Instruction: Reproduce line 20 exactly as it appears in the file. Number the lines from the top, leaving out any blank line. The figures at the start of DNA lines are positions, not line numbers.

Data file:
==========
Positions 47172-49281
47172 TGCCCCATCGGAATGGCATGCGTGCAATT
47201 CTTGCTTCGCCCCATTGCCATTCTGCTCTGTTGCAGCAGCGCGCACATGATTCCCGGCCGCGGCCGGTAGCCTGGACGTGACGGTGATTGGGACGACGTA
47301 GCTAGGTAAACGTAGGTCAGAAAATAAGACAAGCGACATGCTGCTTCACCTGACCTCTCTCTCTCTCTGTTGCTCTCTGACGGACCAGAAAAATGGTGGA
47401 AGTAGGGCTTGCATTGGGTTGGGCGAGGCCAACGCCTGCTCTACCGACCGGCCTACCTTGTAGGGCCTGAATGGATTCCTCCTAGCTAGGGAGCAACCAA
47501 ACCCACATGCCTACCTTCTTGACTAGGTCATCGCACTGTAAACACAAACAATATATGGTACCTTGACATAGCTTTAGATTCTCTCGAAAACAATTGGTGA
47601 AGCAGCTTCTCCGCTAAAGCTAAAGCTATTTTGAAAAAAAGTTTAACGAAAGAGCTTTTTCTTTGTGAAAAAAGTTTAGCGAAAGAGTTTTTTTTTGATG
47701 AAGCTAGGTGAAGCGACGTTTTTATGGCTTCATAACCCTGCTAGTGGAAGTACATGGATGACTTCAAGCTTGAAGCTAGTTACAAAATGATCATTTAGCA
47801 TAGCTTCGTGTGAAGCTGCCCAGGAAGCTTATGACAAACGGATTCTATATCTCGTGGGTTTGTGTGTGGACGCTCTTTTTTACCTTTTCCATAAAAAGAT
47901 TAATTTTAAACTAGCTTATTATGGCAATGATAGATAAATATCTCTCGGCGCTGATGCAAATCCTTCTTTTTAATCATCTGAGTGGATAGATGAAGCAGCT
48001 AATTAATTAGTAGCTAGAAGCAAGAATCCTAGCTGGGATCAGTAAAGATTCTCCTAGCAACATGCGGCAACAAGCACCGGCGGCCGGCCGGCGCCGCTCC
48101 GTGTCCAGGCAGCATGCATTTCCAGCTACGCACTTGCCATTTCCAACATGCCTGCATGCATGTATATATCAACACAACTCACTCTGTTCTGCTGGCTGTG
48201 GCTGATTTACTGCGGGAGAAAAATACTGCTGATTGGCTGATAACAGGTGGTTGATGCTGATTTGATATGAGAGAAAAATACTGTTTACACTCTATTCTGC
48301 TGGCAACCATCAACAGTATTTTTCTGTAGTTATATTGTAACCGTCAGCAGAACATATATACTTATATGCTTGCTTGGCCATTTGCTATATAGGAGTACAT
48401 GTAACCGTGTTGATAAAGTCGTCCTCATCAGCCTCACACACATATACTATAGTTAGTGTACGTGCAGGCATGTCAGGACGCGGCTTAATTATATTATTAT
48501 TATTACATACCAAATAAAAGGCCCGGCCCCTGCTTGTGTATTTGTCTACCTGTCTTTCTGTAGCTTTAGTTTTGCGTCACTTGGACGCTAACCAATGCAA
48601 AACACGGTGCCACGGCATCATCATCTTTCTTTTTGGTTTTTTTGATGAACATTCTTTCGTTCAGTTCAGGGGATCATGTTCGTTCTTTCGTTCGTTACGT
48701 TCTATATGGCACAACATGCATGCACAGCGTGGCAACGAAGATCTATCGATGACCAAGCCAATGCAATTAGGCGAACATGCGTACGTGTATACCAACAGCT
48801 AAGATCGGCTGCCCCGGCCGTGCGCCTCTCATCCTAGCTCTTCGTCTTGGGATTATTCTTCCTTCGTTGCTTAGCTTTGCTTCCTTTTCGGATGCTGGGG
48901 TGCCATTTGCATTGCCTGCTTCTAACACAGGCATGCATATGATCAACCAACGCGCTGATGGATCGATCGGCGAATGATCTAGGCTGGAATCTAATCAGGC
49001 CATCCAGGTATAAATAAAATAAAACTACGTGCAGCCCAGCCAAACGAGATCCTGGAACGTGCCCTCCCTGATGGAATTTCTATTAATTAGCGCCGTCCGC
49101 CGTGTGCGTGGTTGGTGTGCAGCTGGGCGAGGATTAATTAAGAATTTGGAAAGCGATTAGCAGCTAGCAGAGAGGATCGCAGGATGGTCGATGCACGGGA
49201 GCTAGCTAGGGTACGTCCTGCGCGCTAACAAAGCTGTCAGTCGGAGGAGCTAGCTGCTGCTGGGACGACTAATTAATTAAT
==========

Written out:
48901 TGCCATTTGCATTGCCTGCTTCTAACACAGGCATGCATATGATCAACCAACGCGCTGATGGATCGATCGGCGAATGATCTAGGCTGGAATCTAATCAGGC